We’re doin’ it for the kids

afghan-civilian-casualties
An Afghan woman and her daughter grieve after an air strike in Shindand district last summer. Photograph: Fraidoon Pooyaa/AP

A very interesting article appears today in the Independent, discussing some policy concessions proposed by representatives of the Taliban who have been quietly negotiating with Afghan President Hamid Karzai’s government. Among the proposals: a commitment to refrain from banning the education of girls, measuring the length of beards, or making the wearing of burqas compulsory.

This puts in a new context yesterday’s revelation that President Karzai recently signed a law that codifies the rights of Afghanistan’s Shi’as to be governed by family law based on traditional Shi’a jurisprudence, which (it is believed, since the law itself has not yet been publicly released) prevents women from refusing to have sex with their husbands or leaving the house without their husbands’ permission.

Immediate commentary saw purely political motives behind Karzai’s signature, labelling it a blatant appeal for electoral support from Shi’as (who make up roughly 20% of the population – the Guardian article claims 10% for some reason), and specifically from the Hazaras (who are themselves predominantly Shi’a and who, as the third largest ethnic group in the country behind Pashtuns and Tajiks, represent a powerful swing vote). But perhaps Karzai was also sending kind of signal to the Taliban, attempting to reassure them that the future of a peaceful Afghanistan will be a traditional and religious one, not one in which the country has become a Central Asian version of Orlando, Florida.

Liberals are outraged at what they see as Karzai’s backsliding. Marc Malloch Brown, the UK’s Foreign Office minister for Africa, Asia, and the UN, declared that “The rights of women was one of the reasons the UK and many in the West threw ourselves into the struggle in Afghanistan. It matters greatly to us and our public opinion.” This is true, as far as it goes, and indeed the Afghan war in this sense represents a kind of temporary rebirth of the Cold War consensus that existed (most of the time) between internationalist liberals and anti-communist conservatives: liberals are happy to champion the war insofar as it frees benighted foreigners from medieval traditions, and conservatives are happy to champion women’s rights insofar as it gives them carte blanche to kill terrorists and demonstrate American military prowess.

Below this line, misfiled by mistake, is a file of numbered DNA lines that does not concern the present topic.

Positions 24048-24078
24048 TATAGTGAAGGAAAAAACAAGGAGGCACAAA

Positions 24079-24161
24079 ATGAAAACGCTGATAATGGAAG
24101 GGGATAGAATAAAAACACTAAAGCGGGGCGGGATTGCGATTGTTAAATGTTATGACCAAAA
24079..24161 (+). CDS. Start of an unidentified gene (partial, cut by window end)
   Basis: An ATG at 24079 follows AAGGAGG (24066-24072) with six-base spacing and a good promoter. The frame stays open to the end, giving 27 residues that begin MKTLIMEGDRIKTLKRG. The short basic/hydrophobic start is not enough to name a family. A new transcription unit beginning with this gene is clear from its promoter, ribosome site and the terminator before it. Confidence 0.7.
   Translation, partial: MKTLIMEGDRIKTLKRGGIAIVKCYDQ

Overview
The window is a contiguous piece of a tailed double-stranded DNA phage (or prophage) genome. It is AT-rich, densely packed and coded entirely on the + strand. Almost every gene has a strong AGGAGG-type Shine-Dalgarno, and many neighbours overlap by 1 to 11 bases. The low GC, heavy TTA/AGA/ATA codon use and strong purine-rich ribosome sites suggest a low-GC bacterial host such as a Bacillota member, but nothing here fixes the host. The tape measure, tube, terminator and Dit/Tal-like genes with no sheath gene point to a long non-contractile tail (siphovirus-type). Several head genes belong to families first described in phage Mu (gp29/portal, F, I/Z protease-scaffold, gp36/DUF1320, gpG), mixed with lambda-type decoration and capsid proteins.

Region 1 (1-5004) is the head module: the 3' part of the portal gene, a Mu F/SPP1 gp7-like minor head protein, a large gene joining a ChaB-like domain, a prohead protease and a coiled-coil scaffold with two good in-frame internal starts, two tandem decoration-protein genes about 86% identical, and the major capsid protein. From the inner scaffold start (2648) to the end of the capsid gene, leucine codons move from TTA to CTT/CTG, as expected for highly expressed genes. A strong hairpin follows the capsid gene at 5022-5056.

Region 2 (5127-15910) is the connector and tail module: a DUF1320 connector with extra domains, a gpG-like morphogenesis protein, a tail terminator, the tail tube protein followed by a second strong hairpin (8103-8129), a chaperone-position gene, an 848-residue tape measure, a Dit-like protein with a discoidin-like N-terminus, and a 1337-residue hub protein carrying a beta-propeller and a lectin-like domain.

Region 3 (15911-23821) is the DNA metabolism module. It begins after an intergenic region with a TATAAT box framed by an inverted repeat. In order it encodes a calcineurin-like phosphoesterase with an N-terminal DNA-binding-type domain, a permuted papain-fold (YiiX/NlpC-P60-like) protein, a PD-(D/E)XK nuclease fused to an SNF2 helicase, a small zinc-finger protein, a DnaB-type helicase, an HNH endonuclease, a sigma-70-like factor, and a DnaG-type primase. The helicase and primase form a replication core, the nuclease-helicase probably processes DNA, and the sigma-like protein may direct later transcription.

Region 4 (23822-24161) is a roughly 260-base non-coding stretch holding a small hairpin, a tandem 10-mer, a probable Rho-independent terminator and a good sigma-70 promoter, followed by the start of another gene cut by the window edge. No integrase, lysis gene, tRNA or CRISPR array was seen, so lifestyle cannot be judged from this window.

Yet both of these motives are quite literally foreign to the actual residents of Afghanistan, who must somehow conceive of and then implement a peace process that will result in a government that is neither extremely religious, extremely corrupt, nor extremely oppressive — but one which, when all is said and done, will likely be at least moderately religious, corrupt, and oppressive. Standing in the way of achieving this humble goal has been the Taliban’s unrealistic hope of returning to power and re-establishing a zealous and puritan rule, and the West’s unrealistic hope of turning Afghanistan into a pluralist liberal democracy with all the mod cons.

But military stalemate has had a salutary effect on both sides, forcing positions¬† gradually to soften. To those who believe in unconditional surrender, talk of compromise sounds treasonous. Yet it is just this spirit of compromise against a backdrop of stalemate that eventually tamed the Irish Republican Army. Neither extreme Loyalists like Ian Paisley nor extreme Republicans like the “Real IRA” were pleased with the compromises being made, but everyone else was — a fact that enabled Northern Ireland to find its way to peace after decades of insurgency.

Similarly, peace will one day come to Afghanistan, and the compromises that make it possible will also, almost certainly, make a lot of people unhappy. Depending on the goals we had for the war, peace may even feel a little bit like defeat. But any such unhappy peace will be preferable, for the people that really matter, to continued war. The campaign in Afghanistan, which began as an attempt to topple the Taliban government and capture Osama bin Laden, has gone on for nearly eight years now, and has lead to the deaths of tens of thousands of Afghan civilians. Our ends do not justify such destructive means. So when our governments tell us that we’re fighting in Afghanistan to ensure that little girls can go to school, we should balance this claim against the following basic truth.

War doesn’t educate little girls; it kills them.

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